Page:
Using only what you find in your yard and home, you and your kids can make pinecone bird feeders for all of the feathered friends trying to keep warm outside this winter. Bundle up and collect a few pinecones with spread out scales in your yard or the local park. Then, once you’re back inside, smear peanut butter on the scales and sprinkle or roll birdseed onto the peanut butter.  Your kids will have a blast covering the scales—just make sure to put a covering or plate on your work surface so you have an easy clean up!

Next, tie a string or ribbon onto the top of the pinecone, and bundle up again to pick a tree to hang the new bird feeder. To add on to the activity, have your kids identify the types of birds in your yard—and what birdseed they like best. Your kids can even make several different feeders for the different types of birds.

2. Go to the museum

Going to the museum may sound like a drag to the kids, but just about any museum can offer a load of fun. Consider an afternoon browsing paintings and sculptures in an art museum, and ask about any free family activities (many art museums offer them). Nothing for families on the day you go? Don’t let that stop you—play a game in which you challenge yourselves to make up stories about a work of art. What might the statue say if she could talk? What does she do for fun? If the gallery permits, take along a sketchpad and spend some time drawing what you see.

If your kids like to explore with their hands, a science museum might be just the ticket. Most science museums offer interactive exhibits that kids can touch, from hair-raising static electricity demos to distribute your weight evenly on a “beds of nails.” The best part? Kids learn a ton about science—and have a blast.

Stuck inside because of a snow day with bad roads? Many museums have online activities and games that your kids can play from the comfort of your home. For example, the Smithsonian has tons of options for online enrichment—one of them is bound to please your kid!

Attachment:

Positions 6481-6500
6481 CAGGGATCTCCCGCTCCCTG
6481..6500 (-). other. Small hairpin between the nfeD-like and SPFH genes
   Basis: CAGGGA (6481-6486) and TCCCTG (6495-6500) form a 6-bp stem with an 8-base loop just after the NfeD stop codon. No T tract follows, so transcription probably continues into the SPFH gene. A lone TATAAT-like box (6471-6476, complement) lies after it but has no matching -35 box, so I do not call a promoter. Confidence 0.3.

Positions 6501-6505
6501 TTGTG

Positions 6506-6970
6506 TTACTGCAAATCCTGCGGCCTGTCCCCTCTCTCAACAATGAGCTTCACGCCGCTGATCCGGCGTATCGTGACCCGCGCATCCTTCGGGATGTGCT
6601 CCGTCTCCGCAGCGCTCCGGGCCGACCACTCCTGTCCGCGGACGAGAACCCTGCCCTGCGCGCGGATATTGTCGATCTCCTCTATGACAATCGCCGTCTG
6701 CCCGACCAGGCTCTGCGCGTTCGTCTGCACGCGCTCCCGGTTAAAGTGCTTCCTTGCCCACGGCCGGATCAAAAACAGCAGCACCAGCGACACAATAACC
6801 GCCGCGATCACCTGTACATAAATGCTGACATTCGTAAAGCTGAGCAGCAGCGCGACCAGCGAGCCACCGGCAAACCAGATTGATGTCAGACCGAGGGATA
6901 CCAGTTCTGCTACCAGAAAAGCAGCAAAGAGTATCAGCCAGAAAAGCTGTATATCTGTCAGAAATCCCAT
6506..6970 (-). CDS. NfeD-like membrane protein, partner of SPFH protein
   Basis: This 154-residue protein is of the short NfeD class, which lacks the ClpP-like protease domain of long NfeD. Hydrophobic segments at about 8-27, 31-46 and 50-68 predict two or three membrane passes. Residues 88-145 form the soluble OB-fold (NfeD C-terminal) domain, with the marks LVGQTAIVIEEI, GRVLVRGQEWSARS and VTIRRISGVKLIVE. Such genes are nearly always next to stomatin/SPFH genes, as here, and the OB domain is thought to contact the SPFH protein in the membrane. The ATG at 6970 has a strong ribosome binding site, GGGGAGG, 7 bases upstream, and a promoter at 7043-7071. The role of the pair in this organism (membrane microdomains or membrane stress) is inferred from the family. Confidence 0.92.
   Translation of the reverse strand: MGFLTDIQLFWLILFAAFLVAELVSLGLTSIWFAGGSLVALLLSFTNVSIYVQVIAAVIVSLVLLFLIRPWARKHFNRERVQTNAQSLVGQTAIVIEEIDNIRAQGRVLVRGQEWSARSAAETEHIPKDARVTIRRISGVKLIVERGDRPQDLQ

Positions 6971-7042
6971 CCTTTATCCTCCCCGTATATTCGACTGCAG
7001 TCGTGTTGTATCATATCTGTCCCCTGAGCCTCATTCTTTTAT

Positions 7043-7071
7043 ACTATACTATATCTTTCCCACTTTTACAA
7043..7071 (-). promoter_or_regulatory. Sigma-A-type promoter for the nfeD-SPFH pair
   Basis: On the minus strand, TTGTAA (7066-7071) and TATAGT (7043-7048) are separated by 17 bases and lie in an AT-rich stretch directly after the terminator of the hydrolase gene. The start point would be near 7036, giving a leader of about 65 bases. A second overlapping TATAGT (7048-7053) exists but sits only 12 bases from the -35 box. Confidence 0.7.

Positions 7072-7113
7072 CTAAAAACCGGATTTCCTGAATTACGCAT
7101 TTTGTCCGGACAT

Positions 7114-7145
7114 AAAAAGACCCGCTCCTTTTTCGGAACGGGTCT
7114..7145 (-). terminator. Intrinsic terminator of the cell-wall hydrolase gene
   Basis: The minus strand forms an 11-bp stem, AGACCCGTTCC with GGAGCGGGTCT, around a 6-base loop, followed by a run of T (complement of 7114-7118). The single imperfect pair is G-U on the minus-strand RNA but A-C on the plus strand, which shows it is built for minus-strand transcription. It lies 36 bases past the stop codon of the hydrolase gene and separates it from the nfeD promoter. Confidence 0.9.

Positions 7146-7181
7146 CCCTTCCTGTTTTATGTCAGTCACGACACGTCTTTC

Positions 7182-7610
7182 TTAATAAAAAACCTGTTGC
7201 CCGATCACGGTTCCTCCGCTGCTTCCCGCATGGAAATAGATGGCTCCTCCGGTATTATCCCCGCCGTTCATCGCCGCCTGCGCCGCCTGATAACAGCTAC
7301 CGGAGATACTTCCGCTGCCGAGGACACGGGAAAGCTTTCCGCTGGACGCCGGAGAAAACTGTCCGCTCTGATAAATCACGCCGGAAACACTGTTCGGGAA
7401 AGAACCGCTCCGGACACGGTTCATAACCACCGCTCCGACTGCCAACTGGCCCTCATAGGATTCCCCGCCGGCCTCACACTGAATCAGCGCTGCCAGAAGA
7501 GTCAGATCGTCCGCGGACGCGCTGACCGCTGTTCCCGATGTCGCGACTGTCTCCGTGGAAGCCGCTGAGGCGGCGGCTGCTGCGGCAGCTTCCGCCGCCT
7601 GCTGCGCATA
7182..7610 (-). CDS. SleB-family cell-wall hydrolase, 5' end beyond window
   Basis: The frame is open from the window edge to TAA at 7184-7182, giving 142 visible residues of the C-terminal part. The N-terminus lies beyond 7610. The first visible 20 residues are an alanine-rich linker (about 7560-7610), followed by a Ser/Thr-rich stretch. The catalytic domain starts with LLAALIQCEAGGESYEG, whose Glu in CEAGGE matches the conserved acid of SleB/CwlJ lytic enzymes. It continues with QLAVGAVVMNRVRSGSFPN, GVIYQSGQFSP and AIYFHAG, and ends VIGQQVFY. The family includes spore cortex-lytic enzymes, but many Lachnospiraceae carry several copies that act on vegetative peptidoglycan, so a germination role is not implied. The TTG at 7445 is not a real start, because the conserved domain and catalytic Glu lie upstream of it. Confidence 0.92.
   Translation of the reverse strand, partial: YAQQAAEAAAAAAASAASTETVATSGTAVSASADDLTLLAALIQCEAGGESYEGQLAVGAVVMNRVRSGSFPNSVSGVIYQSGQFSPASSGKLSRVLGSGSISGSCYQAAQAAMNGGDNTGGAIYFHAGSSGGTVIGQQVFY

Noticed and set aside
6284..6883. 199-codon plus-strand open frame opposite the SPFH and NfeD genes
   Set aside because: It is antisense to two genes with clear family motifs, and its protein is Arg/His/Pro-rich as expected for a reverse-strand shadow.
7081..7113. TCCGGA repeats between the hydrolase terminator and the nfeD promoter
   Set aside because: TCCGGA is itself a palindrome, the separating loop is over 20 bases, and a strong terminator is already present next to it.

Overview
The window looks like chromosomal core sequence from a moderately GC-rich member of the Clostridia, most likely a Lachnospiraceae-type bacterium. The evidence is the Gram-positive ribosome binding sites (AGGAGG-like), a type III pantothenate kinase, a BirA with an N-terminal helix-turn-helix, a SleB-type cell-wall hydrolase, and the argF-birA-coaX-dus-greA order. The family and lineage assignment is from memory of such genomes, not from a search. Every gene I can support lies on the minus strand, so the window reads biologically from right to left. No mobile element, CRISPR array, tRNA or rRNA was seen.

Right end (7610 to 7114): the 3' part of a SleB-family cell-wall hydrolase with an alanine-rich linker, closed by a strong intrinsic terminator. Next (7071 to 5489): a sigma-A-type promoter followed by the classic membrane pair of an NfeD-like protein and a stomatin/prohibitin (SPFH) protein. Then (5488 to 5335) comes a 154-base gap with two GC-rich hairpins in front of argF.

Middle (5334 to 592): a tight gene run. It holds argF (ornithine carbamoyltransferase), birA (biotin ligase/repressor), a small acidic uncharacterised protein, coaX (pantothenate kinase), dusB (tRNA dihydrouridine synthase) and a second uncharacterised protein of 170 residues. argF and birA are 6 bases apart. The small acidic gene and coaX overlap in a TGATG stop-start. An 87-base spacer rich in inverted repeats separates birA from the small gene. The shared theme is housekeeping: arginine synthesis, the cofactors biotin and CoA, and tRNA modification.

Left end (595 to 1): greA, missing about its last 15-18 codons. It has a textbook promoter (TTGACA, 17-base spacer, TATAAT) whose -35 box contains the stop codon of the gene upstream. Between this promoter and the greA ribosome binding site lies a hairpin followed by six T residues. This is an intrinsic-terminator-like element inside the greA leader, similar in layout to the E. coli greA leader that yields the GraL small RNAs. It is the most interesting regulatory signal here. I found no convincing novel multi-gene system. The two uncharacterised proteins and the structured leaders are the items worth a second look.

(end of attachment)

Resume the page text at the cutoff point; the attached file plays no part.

3. Go to the library

While your public library is a fantastic resource for checking out books and more, it’s also a resource for free, fun programming geared toward your kids. Most public libraries have events during the day and at night for kids of all ages, from crafts to story telling and more. It might even work out that when you drop your kids off for their activities, there might be something going on for adults, too!

4. Play board games that work your mental muscles

When you can’t leave your house, break out the board games for some fun mental stimulation. Many card and board games are actually great for your brain, but your kids probably won’t realize it because they’re having fun. Uno, Bingo, Connect Four, Scrabble, Checkers, Chess, Monopoly—you probably have a few of these games lying around, and they’re all perfect for a cold snowy day because they engage your child’s memory, develop strategic thinking, and build math and reading skills. Most can be customized to be easier or harder, depending on your child’s age.

So the next time temperatures drop and your kids start getting antsy, try one of these activities to keep your kids occupied and mentally stimulated. Soon enough, winter will be over. Until then, enjoy all of the fun you can have inside!